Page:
Government grants often come to mind first, but it’s important to understand that the federal government does not give away money to start a new business. However the federal government does make numerous grants to small businesses that help the government achieve certain goals. In addition, many private companies, community organizations, and nonprofit foundations offer grants that range from a few hundred to tens of thousands of dollars. The requirements vary by group, so do your research to see if you qualify. Grants can sometimes be confused with sweepstakes or contests. If grants require you to have people vote for the winner or are randomly selected, they may not be actual grants. Watch out for entry fees, or fees to claim a grant. There are many scams associated with grants.
Tip: Check out the Targeted Advance (Grant) that offers small businesses impacted by COVID-19 up to $15,000. There are specific qualifications, and you must apply for an Economic Injury Disaster Loan to be considered for the grant; however, you may accept the grant (if you qualify) and not take the loan.
Family and friends
While mixing relationships with business can get messy, many of our loved ones are just the people to support our endeavors with a bit of financial backing. If your family and friends believe in your project, it’s perfectly OK to ask them to chip in, but do so with some guidelines. First, make it clear whether you are asking for a loan or a gift. Loans should come with a basic contract that clearly explains the repayment terms (amount to be paid, the timeline for payment, and any interest or fees.)
Family and friends can also be a source of technical or training support if they have small business experience in your field. But be careful about money that comes with strings attached. As with anything that involves loved ones, try not to let emotions get in the way. Even as your business grows, try to keep matters of money strictly professional.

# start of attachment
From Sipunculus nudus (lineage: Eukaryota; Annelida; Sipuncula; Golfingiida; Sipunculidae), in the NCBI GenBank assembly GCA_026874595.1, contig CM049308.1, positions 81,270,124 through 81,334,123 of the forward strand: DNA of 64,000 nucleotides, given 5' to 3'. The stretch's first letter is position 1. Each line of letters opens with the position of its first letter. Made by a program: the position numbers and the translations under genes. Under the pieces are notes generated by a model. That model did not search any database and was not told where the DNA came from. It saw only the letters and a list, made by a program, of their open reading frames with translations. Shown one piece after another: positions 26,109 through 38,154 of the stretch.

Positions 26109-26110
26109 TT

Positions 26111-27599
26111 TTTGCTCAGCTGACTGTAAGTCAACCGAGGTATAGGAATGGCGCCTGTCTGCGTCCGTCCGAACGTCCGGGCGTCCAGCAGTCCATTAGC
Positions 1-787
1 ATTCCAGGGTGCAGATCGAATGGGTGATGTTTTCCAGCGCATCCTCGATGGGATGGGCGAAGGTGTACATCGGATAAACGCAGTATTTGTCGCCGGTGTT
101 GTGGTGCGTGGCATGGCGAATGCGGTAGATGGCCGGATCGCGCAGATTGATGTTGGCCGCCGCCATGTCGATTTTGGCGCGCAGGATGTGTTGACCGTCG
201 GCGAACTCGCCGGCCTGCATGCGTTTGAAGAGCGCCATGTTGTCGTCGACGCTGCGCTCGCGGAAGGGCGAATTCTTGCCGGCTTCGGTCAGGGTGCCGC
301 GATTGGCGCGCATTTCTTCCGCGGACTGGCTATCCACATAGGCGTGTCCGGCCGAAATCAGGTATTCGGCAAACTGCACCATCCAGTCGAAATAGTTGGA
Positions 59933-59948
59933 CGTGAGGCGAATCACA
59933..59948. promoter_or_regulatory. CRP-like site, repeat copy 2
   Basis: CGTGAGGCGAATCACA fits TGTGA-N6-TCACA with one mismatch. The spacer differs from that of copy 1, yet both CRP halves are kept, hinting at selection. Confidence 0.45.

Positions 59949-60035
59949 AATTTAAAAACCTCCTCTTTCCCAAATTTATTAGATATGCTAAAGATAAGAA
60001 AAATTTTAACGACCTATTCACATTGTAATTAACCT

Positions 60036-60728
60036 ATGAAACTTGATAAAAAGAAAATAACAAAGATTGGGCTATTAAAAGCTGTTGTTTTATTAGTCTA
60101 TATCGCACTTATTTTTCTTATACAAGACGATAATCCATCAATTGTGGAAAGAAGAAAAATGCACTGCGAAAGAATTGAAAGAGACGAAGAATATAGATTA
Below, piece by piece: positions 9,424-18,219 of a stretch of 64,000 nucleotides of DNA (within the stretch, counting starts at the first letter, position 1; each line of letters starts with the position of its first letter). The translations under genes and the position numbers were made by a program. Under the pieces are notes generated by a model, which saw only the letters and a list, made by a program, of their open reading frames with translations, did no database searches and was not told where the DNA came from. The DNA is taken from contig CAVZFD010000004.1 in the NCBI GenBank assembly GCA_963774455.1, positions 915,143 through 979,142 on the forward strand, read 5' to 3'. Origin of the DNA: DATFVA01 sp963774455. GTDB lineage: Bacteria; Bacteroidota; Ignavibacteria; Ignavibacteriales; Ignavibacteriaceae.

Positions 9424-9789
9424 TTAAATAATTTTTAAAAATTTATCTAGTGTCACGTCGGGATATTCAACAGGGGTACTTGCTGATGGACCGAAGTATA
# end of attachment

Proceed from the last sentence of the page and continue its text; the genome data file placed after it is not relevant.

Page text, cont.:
If you’ve been hanging around the startup crowd for any length of time, you’ve likely heard the term “angels”. Angel investors are people who have the means to invest in a business opportunity that interests them. They are generally wealthy and will research opportunities in depth before jumping in. They might even spot the potential to join a business before it ever gets off the ground.
What’s in it for them? Equity. They want a piece of the pie, usually in the form of stock in the company. They may also want to give input on the business, offering ideas and expecting them to the implemented. For the savvy startup with few other options, angel investors present a huge opportunity for quick growth and shared expertise, but the cost is losing some equity and perhaps autonomy in how you run your company.
For even more accelerated growth, you might seek venture capital. With the same benefits as an angel investor (including equity), these firms can take your business from idea to market in exchange for shared ownership. These firms invest in phases, or “rounds,” putting hundreds of thousands, or even millions, into a company they believe has the potential to make them a lot of money. Each round has a designated letter; the first round is called “Series A,” the second “Series B,” and so on. Most of the companies attracting venture capitalists are in tech, finance, or an industry that’s poised for tremendous and immediate growth. If you own a business that could potentially “disrupt” the market, you might be a good investment for one of these firms seeking equity in the brightest innovators.
How to get financing for your small business